The Kepler Space Telescope’s days are numbered due to limited fuel resources, but that won’t keep astronomers from continuing their search for distant exoplanets. An upcoming spacecraft known as the Transitioning Exoplanet Survey Satellite (TESS) aims to pick up where Kepler left off, and it’s set to launch very soon.
Image Credit: NASA
Equipped with four separate camera systems that support 24 by 24-degree fields of view, the MIT-built TESS will have all the observational power it needs to capture valuable data involving both gassy and terrestrial exoplanets.
Once astronomers get preliminary detection data from TESS, they’ll use other observational powerhouses, including the Hubble Space Telescope and the upcoming James Webb Space Telescope, to explore said worlds in greater detail.
"TESS is kind of like a scout," explained Natalia Guerrero, the deputy manager of an MIT-based focus dubbed ‘TESS Objects of Interest.’
"We're on this scenic tour of the whole sky, and in some ways, we have no idea what we will see. It's like we're making a treasure map: Here are all these cool things. Now, go after them."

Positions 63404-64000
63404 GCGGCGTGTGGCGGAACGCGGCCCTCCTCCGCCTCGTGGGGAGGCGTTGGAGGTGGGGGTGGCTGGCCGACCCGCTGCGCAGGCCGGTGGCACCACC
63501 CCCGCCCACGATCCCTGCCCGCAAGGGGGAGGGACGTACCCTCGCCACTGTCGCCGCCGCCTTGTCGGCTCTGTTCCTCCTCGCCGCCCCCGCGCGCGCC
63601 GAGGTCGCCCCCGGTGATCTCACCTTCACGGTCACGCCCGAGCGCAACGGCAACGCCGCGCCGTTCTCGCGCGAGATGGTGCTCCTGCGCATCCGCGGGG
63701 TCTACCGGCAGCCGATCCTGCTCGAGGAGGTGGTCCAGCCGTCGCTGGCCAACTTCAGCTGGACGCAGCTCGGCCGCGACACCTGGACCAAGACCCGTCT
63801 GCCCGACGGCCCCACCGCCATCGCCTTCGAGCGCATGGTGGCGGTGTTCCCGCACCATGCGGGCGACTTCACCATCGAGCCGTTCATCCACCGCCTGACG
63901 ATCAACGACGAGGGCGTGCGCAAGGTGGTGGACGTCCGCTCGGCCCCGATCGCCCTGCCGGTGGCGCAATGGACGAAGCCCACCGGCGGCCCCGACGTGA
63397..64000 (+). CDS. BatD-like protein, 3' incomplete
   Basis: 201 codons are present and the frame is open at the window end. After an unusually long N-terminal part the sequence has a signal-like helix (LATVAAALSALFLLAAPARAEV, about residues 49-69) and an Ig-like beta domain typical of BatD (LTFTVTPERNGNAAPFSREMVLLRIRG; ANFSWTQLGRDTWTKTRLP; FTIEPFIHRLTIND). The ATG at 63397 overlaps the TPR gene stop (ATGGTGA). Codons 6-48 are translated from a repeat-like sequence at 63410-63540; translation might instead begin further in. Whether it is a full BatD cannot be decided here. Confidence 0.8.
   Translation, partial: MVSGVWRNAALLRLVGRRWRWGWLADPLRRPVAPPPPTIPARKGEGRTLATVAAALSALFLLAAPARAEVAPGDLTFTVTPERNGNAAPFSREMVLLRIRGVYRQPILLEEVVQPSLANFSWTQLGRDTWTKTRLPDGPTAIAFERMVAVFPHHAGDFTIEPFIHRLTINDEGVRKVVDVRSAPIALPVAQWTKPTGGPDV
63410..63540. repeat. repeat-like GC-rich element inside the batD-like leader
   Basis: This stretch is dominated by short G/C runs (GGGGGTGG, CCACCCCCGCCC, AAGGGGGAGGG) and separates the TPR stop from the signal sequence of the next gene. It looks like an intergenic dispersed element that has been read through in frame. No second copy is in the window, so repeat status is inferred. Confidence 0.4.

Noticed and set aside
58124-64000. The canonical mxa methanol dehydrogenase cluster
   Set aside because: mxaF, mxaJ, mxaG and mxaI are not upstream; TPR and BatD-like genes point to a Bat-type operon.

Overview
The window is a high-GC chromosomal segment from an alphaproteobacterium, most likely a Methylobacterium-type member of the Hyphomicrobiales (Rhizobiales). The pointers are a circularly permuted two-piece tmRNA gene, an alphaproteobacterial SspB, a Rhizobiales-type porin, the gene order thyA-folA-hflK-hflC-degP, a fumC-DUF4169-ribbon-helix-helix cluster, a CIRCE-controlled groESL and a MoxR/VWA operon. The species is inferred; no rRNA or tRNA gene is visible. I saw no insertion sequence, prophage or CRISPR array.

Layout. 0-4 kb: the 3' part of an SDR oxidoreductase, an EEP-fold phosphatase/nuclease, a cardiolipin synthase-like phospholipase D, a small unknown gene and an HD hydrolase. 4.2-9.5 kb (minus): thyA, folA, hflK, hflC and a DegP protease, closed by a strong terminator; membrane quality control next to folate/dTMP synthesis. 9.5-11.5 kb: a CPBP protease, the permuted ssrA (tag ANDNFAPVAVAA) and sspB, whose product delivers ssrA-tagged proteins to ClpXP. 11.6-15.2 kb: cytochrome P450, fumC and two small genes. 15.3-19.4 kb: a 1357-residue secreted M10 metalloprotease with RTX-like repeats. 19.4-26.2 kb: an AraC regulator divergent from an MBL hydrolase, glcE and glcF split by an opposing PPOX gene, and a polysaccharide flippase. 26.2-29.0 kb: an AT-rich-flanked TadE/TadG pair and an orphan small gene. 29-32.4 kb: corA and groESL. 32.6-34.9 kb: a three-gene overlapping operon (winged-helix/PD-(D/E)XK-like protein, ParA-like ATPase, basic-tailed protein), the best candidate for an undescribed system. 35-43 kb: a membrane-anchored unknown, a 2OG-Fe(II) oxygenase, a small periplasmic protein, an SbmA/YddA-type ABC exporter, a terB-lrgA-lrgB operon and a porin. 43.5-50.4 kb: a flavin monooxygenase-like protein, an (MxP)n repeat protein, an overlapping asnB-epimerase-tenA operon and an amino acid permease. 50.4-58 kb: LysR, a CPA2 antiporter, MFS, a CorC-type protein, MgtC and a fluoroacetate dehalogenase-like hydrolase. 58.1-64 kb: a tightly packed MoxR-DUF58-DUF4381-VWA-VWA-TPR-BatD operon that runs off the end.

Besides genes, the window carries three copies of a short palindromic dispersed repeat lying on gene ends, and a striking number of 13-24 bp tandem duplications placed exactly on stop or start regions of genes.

The TESS mission is poised to blast off from a launch pad at Florida’s Cape Canaveral Air Force Station on Monday, April 16th at 6:32 P.M. Eastern time. It’ll hitch a ride atop a SpaceX Falcon 9 rocket and then spend two years in space surveying almost the entire sky.
When TESS reaches space, it won’t commence scientific observations straightaway. Instead, the spacecraft will undergo a 60-day probationary period in which NASA engineers will test its onboard instruments to ensure proper operation.
Once TESS completes the testing phase, it will begin spying on distant star systems in an attempt to detect dips in starlight. Any blips could indicate the presence of an exoplanet, which astronomers will then attempt to learn more about.
It should be interesting to see how TESS will shape our knowledge about distant exoplanets. After all, scientists are itching to find yet another potentially-habitable world like Earth.